All water is local
California has two world famous cities on its spectacularly beautiful coast; its fragile, iconic Sierra is haunted by world famous John Muir; and Central California is an irrigated desert people drive through from coastal city to city, or from the coast to the mountains. California's beautiful environmentalists protect our sacred coast and the color of our sacred Lake Tahoe. But, when it gets to the Kangaroo Rat, Vernal Pool fairy shrimp, deformed migratory waterfowl, poisoned raptors, the San Joaquin Kit fox and other endangered species of the irrigated desert, it’s another story. Actually, it is rarely a story at all. But, however rare that is, the story of the people who defend endangered species and the natural resources of the Central Valley is rarer still. Although our fights take place in the very center of the state, they rarely rise to the level of state appellate courts, despite having the worst air quality in the US and groundwater quality so bad the United Nations is studying it. Only our foreclosure rate is of larger interest because so many speculators from the coast drove the boom and lost their shirts in the bust. Then, of course, there are the banks, fewer now than there were a few years ago.
Because the story of the people of the Central Valley is usually reduced to farmers, farm labor, low literacy, high percentage of immigrants, and the crime rate, we don’t possess much confidence in speculating on big questions in public. Our educated elites read books about us because they’ve lost the power of sight, and now that we have a University of California campus here, we don’t really need to try to think about ourselves or our environmental any more at all: it’s all done for us by credentialed professionals. According to the new epistemology, if we academics don’t know it, it doesn’t exist. Therefore, if you know it and we don’t, you don’t exist. But you can be saved if you follow the right leaders. Tent-service preachers have been replaced by prophets of technology.
I recently read Donald Worster’s Rivers of Empire: Water, Aridity and the Growth of the American West (1985). It is a book about the scarcity of water in the West and how federal funding, hydraulic engineering, bureaucracy and capitalism created the system of water delivery that is the basis of our society. Worster argues that the western United States, which he believes have become the center of the American Empire since the end of WWII (because Del Webb bought the Yankees in 1945?), must collapse because it is a society in arid lands built on the most advanced hydraulic engineering water delivery system in the world. Since all “hydraulic societies” produce autocratic governments ruled by bureaucracies and experts, and such societies are bound to fail, we don’t have a chance in the San Joaquin Valley to avoid the suzerainty of the evil hydrocrats: imported engineers mangling our language and common sense; the hostile anxieties of people who own too much land to be irrigated but who will buy enough congressmen to ensure they have the subsidized water to grow the subsidized crops; the squeaky curses of the politicians in their back pockets; the “We farm. You eat” crowd from the farm bureau, babbling whatever line the Sacramento bosses have ordered for the day; and the realtors, developers and their press.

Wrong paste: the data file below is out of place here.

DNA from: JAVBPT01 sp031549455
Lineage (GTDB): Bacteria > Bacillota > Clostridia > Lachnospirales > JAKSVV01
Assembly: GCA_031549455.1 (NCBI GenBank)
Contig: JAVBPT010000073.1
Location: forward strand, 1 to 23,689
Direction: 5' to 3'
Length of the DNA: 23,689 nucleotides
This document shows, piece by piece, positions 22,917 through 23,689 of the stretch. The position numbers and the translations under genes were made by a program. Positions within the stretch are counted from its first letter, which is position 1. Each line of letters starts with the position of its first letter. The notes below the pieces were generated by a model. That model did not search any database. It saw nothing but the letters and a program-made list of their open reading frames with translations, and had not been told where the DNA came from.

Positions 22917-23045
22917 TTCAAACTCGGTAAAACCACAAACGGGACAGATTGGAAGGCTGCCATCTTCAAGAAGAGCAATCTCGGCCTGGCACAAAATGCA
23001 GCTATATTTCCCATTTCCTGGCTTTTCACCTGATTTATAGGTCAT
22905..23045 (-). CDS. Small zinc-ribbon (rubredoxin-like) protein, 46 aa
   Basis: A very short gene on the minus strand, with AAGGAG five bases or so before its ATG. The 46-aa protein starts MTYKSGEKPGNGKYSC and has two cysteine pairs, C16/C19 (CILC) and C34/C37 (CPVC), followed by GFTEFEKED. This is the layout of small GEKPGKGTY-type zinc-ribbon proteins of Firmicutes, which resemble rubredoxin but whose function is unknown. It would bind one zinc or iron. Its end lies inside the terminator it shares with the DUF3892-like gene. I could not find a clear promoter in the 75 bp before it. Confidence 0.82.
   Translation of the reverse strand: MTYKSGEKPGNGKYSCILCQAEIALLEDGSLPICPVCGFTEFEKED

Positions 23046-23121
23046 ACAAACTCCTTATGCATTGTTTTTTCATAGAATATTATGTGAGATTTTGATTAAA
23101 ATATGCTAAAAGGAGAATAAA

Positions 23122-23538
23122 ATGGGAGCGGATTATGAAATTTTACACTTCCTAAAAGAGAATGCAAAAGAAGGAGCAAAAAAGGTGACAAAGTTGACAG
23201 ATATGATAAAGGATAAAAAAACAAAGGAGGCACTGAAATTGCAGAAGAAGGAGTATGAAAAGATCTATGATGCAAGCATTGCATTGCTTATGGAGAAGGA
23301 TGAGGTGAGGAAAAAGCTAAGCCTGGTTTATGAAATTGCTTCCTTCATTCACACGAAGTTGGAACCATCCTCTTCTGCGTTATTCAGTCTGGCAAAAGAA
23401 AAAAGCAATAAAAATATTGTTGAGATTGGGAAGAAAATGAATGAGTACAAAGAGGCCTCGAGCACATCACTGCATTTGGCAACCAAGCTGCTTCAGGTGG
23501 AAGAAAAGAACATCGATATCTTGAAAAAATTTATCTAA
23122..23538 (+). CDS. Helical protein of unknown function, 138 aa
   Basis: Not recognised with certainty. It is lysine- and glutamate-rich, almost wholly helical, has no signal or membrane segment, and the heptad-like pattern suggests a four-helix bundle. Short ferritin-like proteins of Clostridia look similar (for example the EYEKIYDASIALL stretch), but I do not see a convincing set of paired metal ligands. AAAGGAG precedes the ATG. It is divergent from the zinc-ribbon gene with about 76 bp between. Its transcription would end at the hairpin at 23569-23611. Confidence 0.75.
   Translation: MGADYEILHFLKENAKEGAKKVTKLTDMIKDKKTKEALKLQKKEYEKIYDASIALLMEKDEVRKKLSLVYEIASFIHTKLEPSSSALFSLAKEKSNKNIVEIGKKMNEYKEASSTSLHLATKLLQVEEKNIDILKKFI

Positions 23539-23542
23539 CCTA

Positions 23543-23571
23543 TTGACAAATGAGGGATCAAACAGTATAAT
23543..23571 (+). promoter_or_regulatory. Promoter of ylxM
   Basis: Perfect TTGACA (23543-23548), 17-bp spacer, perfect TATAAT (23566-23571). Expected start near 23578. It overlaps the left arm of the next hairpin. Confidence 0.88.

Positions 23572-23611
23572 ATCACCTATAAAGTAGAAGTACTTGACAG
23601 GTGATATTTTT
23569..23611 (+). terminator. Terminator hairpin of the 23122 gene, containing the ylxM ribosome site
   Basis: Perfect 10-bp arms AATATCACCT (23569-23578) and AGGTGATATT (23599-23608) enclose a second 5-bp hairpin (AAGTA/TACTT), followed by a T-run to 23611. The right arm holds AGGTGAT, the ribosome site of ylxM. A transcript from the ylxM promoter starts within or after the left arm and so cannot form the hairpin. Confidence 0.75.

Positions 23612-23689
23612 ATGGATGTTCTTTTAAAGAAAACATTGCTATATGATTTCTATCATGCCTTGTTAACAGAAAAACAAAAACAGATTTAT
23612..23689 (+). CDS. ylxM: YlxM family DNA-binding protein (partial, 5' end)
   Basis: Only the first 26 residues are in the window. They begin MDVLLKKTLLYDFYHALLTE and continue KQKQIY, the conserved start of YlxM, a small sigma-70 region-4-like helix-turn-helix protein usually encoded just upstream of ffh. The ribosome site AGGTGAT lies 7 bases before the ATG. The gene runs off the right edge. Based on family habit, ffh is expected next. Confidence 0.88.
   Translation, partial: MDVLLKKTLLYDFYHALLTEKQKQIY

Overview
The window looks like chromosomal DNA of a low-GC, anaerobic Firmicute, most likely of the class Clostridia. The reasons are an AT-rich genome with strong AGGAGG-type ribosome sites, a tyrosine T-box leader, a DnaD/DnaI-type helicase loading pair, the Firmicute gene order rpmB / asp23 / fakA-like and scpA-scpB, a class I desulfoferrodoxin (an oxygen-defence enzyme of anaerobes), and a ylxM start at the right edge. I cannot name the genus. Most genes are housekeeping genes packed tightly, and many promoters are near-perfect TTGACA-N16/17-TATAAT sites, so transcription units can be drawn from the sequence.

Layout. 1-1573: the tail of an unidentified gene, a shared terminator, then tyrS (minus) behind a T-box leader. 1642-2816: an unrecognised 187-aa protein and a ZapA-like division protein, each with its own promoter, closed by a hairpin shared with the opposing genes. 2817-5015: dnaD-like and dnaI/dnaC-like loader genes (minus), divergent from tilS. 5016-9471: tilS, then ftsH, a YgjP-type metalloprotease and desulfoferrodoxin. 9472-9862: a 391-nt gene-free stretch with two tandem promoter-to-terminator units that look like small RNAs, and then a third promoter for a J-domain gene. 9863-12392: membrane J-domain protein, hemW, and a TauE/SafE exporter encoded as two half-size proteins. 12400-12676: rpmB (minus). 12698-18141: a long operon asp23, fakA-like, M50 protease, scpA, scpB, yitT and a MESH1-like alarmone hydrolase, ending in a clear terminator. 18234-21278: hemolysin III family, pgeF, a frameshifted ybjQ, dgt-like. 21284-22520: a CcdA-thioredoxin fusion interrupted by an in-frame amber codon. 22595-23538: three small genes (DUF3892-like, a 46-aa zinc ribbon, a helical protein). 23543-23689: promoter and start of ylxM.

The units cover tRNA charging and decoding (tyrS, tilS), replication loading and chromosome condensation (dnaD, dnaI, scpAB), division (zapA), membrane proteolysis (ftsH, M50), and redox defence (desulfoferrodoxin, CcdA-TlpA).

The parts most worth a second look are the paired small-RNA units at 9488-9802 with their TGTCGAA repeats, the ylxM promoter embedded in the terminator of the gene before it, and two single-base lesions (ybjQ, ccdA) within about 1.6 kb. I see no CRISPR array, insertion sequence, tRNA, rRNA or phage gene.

In the cracks between elegant arguments and stunning descriptions, including sojourns in Germany with Marx, Karl Wittfogel and the Frankfort School, Worster suggests that the highest proof for the degeneration of the California hydraulic society is in the region of the state I come from, the people we are, the environment we work to protect, represented by a menagerie of buffoons in Congress. Worster seems to see us all as one great Joad Family and did not get beyond Steinbeck’s rendition of the 1930’s in the San Joaquin Valley in his cultural studies. But half the 20,000 cotton strikers in 1933 were Mexican and the mid-1960’s, Mexicans dominated farm labor in the West. The increasing Mexican dominance of valley society has more to do with the financial engineering in the International Monetary Fund and trade engineering in NAFTA than it does hydraulic engineering in the Valley.
The only thing real I found about Worster’s “hydraulic society” was the engineering.
My partner in this environmental work wisely restricts most of her reading to environmental and court documents. She usually makes fun of my attempts to soar with the intellectual eagles of environmentalism, in fact cautioning me against these flights, in her view a useless distraction from our work. Nevertheless, when she realized I couldn’t quit struggling with Worster’s book, she took pity. “You wanted to like it, didn’t you,” she said.
Yes, I wanted to like Worster’s Rivers of Empire. I wanted to believe in this book as if it were a great academic Yellow Canoe in which we could paddle safely through the world of water flak, where the most dangerous illusions are the “objective perspectives” provided by our caring water professionals along with various and sundry water witches.. I thought of Worster, a Kansan, as a possible descendant of Dorothy, Uncle Henry and Aunt Em, with the suggestion of wizardry about his high forehead.
Yes, I wanted to believe in the possibility of eine westlichamericanische Wasserwissenschaft und so wieder! What undergraduate romance again!
But the Big Picture, in all its academic glory, rarely if ever relates to vernacular knowledge of place, at least in the U.S. There are essential antagonisms of intent, method, and audience.